Conservative firebrand Dinesh D’Souza was indicted Thursday for allegedly violating federal campaign finance laws, the Justice Department announced.
D’Souza, an author and the former president of King’s College, is accused of “causing $20,000 in illegal campaign contributions to be made to a candidate for the U.S. Senate in calendar year 2012,” according to a release from the U.S. Attorney’s Office for the Southern District of New York. He is also charged with causing false statements to be made to the Federal Election Commission.
“As we have long said, this office and the FBI take a zero tolerance approach to corruption of the electoral process,” Manhattan U.S. Attorney Preet Bharara said in a statement. “If, as alleged, the defendant directed others to make contributions to a Senate campaign and reimbursed them, that is a serious violation of federal campaign finance laws."
D'Souza's lawyer hit back at the charges Thursday evening. "It is important to note that the indictment does not allege a corrupt relationship between Mr. D'Souza and the candidate. There was never a corrupt agreement of any kind, nor was there any request made that the candidate take any action or refrain from taking any action as a candidate, or as a U.S. Senator, if her political campaign were to have been successful," Ben Brafman said in a statement.
"Simply put, there was no 'quid pro quo' in this case, nor was there even any knowledge by the candidate that Campaign Finance Rules may have been violated," Brafman continued. "Mr. D'Souza did not act with any corrupt or criminal intent whatsoever. He and the candidate have been friends since their college days, and at worst, this was an act of misguided friendship by D'Souza."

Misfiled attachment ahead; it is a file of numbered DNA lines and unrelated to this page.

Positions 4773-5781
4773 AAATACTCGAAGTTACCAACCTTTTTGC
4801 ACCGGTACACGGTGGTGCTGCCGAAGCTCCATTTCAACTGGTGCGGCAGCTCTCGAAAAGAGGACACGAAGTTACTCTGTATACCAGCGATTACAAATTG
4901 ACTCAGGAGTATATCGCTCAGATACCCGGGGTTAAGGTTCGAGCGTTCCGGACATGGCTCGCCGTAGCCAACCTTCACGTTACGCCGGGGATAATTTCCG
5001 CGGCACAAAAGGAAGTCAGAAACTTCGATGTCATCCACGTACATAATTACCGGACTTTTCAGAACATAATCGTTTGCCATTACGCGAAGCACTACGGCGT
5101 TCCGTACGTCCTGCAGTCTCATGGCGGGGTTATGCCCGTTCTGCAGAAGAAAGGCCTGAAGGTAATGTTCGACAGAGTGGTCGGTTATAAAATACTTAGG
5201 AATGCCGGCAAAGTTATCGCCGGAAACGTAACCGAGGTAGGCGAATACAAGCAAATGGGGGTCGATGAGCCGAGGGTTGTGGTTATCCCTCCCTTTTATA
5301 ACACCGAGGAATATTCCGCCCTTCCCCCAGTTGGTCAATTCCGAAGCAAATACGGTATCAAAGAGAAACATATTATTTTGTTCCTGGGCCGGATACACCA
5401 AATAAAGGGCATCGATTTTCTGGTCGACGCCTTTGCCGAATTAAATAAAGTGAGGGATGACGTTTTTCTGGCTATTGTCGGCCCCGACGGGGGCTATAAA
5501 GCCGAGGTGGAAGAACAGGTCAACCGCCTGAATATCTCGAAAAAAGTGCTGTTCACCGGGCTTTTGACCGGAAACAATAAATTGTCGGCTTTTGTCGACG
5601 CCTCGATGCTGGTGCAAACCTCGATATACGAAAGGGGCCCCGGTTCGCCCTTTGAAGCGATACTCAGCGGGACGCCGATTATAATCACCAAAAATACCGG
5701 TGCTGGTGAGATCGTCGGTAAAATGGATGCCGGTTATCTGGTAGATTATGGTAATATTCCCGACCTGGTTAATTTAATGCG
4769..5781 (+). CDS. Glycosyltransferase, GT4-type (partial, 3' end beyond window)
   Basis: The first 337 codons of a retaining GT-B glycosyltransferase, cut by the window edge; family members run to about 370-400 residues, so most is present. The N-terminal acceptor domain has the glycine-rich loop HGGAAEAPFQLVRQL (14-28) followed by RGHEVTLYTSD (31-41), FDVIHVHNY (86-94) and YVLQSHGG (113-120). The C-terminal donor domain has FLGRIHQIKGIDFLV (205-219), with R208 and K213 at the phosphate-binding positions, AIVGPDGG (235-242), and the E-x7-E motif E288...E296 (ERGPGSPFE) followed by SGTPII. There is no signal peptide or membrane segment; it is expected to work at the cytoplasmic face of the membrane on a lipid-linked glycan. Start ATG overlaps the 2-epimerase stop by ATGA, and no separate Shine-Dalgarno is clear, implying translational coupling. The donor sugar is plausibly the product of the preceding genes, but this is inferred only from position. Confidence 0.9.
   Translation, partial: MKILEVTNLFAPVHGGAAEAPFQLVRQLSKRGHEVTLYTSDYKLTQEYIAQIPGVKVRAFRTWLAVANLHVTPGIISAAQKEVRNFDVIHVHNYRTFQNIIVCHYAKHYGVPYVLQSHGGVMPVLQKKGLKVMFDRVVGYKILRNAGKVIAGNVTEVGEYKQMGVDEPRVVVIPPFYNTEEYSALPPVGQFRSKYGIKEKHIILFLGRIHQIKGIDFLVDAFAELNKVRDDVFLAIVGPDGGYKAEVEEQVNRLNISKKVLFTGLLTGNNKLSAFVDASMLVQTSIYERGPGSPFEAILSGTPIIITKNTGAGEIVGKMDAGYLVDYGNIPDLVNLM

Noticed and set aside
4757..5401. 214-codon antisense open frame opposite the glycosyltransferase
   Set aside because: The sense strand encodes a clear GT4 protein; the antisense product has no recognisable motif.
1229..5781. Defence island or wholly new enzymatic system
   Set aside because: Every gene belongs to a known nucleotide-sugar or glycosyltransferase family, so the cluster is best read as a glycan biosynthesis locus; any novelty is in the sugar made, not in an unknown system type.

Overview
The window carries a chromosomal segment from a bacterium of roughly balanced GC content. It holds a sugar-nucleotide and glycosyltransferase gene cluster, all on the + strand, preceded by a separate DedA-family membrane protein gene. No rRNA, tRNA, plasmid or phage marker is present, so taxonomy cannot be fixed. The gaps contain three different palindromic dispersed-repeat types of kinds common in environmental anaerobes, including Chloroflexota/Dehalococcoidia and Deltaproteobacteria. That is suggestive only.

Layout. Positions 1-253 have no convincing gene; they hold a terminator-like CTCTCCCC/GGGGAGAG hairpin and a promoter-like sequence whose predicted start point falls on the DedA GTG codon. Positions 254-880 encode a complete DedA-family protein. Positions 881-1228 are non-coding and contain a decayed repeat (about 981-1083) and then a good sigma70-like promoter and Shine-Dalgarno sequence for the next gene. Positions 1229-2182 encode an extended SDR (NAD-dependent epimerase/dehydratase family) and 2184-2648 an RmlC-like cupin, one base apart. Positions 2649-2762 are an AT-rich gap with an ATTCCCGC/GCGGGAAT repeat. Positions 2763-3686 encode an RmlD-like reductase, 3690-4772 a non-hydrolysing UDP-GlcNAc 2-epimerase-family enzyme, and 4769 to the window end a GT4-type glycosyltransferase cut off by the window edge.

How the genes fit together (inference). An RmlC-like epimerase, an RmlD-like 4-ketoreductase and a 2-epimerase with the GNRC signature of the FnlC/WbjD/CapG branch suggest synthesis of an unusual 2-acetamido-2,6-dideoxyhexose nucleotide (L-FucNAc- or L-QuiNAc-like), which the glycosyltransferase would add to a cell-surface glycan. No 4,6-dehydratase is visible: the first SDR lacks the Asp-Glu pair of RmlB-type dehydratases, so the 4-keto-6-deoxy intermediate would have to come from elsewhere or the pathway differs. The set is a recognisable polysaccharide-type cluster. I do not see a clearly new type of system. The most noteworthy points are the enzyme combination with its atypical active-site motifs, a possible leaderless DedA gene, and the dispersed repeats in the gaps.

The U.S. Attorney's office in New York City would not comment on which candidate D'Souza had allegedly violated campaign finance laws by donating to. Federal Election Commission records show that D'Souza has only ever contributed to one candidate, Wendy Long, who unsuccessfully challenged New York Democratic Sen. Kirsten Gillibrand in 2012. D'Souza held a fundraiser for Long and maxed out his contributions to her campaign. Long was also a student at Dartmouth and a trustee of the Darthmouth Review in the 1990s.
D’Souza is a longtime conservative activist who first rose to prominence in the 1980s through his involvement in the Dartmouth Review, a conservative paper that drew attention for inflammatory attacks on perceived liberal excesses -- among them, publishing private correspondence outing Dartmouth students as gay at a time when society at large was more homophobic than it is today. More recently, D'Souza has been known for his insistence that President Barack Obama's policy preferences can best be understood as part of the ideology of "Kenyan anti-Colonialism" bestowed upon him by the father he hardly knew.
In 2012, D'Souza was ousted as the president of King's College, a small religious Christian college in New York City, after appearing at a conservative event with his "fiance" even though he was still married to another woman.
D'Souza has not personally weighed in on the charges except to post a quick update to his Twitter account Thursday evening:
Matt Drudge, founder of the eponymous Drudge Report, also took to Twitter to claim that Attorney General Eric Holder was "unleashing the dogs" against critics of the president.
D'Souza also made headlines recently after tweeting a tone-deaf joke about Trayvon Martin, the unarmed teenager who was shot to death in Sanford, Florida in 2012. “I am thankful this week when I remember that America is big enough and great enough to survive Grown-Up Trayvon in the White House!” he tweeted ahead of Thanksgiving. D’Souza later deleted the tweet, but not before insisting there was nothing offensive about it.
David Taintor contributed to this report.